“I would invite the city council members and city attorney’s office to be open and transparent about their thinking,” Neary now says.
This is now, but what about then?
And is it any wonder that we then and Neary now, “feel ambushed, if not betrayed”?
County Manager David Smith of Maricopa County, Arizona wrote “Trust in government is one of those things that take 15 years to build up and 15 minutes to undermine.”
Now in its 17th year of city-hood we are seeing yet again evidence why – as the article quoting Smith on the Municipal Research Services Center website was entitled – “In Government We Don’t Trust.”
As one pundit said, ‘I don’t mind politics, it’s the people I can’t stand;’ likewise Neary’s statement – “So while this activity began with a noble goal, the execution left out a crucial ingredient: the people.”
And, of course that truism is as the one Neary also wrote, “Being chosen as a city attorney or elected to the City Council does not guarantee infallibility or genius.”
You got that right.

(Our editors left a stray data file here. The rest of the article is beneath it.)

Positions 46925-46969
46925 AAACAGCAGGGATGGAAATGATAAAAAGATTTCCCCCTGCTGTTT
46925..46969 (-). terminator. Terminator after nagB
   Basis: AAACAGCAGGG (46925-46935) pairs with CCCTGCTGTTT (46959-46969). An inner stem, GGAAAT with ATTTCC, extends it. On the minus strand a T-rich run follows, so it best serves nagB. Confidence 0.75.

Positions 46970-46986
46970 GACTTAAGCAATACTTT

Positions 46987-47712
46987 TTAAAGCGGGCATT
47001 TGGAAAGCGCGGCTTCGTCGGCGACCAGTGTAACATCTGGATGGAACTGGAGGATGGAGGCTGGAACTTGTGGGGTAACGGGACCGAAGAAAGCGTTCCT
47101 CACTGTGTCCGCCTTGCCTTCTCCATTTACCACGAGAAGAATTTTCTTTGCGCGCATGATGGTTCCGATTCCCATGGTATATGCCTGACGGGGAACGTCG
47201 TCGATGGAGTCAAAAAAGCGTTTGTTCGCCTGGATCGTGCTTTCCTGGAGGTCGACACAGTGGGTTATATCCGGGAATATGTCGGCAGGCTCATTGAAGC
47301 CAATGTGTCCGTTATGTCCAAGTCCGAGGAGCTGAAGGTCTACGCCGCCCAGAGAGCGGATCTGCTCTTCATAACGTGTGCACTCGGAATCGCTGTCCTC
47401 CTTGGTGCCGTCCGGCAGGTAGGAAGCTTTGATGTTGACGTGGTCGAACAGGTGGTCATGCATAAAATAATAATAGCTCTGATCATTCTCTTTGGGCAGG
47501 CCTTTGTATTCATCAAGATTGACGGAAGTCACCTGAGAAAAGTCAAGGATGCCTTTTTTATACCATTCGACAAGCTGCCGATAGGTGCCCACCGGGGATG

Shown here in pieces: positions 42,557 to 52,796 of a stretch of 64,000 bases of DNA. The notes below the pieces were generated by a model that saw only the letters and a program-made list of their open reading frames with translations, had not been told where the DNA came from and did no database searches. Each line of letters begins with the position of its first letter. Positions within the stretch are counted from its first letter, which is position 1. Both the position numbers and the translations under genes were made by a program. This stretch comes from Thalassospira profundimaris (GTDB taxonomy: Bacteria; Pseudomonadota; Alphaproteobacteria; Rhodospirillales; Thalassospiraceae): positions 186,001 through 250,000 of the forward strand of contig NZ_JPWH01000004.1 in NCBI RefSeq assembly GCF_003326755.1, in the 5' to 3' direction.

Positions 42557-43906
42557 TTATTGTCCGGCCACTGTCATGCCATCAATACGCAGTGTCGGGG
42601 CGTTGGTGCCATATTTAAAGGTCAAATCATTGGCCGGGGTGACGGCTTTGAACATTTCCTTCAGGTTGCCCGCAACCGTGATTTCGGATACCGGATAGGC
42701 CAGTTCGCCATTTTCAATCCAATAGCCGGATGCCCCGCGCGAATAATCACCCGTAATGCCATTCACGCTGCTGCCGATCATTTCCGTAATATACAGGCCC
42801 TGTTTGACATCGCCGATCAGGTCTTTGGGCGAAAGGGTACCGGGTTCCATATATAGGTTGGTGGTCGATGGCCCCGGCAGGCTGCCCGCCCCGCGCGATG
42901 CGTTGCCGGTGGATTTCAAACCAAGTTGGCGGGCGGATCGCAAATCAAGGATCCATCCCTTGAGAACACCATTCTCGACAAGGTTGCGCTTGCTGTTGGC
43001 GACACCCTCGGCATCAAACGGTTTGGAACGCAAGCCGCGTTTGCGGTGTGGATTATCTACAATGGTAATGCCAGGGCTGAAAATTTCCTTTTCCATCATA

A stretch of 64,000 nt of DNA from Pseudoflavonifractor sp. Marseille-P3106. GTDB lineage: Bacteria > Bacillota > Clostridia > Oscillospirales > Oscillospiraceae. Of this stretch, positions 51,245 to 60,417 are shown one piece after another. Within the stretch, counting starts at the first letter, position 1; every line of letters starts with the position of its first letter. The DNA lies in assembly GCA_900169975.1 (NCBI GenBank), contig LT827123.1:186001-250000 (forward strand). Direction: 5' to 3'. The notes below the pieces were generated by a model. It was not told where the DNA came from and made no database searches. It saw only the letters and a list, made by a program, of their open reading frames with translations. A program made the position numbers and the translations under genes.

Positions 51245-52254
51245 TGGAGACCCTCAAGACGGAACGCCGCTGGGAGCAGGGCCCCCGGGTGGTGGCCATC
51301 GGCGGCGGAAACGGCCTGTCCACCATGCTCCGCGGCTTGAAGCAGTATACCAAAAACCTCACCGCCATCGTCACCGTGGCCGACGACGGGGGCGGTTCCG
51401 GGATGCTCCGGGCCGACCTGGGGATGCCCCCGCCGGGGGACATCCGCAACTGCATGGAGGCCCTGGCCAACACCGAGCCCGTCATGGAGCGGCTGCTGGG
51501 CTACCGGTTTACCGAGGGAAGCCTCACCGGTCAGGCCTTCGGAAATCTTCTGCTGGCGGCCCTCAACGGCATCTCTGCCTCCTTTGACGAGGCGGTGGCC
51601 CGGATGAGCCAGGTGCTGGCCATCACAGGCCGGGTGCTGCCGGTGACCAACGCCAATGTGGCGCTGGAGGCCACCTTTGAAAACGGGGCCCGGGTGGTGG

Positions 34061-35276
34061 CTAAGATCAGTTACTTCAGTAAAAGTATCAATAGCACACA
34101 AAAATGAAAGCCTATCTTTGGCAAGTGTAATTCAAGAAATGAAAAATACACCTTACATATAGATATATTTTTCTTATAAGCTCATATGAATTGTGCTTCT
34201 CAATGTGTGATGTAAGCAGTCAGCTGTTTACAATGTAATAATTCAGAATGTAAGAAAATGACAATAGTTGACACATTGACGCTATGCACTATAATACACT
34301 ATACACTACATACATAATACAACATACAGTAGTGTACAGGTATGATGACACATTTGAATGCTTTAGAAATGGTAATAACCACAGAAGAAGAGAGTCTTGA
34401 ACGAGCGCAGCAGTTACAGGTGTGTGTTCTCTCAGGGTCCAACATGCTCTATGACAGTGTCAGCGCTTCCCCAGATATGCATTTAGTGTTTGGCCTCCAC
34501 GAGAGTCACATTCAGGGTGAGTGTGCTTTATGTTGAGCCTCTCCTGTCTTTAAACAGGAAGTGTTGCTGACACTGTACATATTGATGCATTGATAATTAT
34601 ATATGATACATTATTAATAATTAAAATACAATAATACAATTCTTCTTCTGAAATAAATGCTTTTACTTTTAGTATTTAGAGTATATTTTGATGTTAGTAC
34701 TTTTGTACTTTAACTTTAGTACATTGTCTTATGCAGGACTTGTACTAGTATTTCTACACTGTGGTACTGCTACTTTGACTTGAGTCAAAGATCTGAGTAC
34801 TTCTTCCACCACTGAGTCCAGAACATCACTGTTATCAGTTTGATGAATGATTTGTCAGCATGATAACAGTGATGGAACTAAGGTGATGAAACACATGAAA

“If you believe that citizen involvement is important, you might want to educate any members of the City Council that you know,” Neary wrote.
Tell me about it.
Walter Neary says
I appreciate David giving a close reading to my letter, but it would be wrong to suggest I am now suddenly adopting his “city government is always wrong and everyone should do what I want” philosophy that sustains his streams of online political commentary.
I would argue, certainly with exceptions, in the early 2000’s, Lakewood government has had a good track record of including the public in discussions. That doesn’t mean every citizen wins in their specific request because that’s simply not possible when the requests are in opposition to each other. If you have even just two citizens who want different things and only one choice is possible, you will inevitably have a winner and a loser. That doesn’t mean the loser did not have a voice. It means they lost on the outcome.
I can’t agree the public was shut out of the gambling discussion; I know the public had a heated voice in the matter because I’ve still got scar tissue on me! That matter was rather something where some people won on the issue and some people lost on the issue. If you’ve read any of David’s previous 14,908 posts here and elsewhere that reference gambling, you know which side he fell on, and I’m sorry he and I can’t agree on the value of the outcome.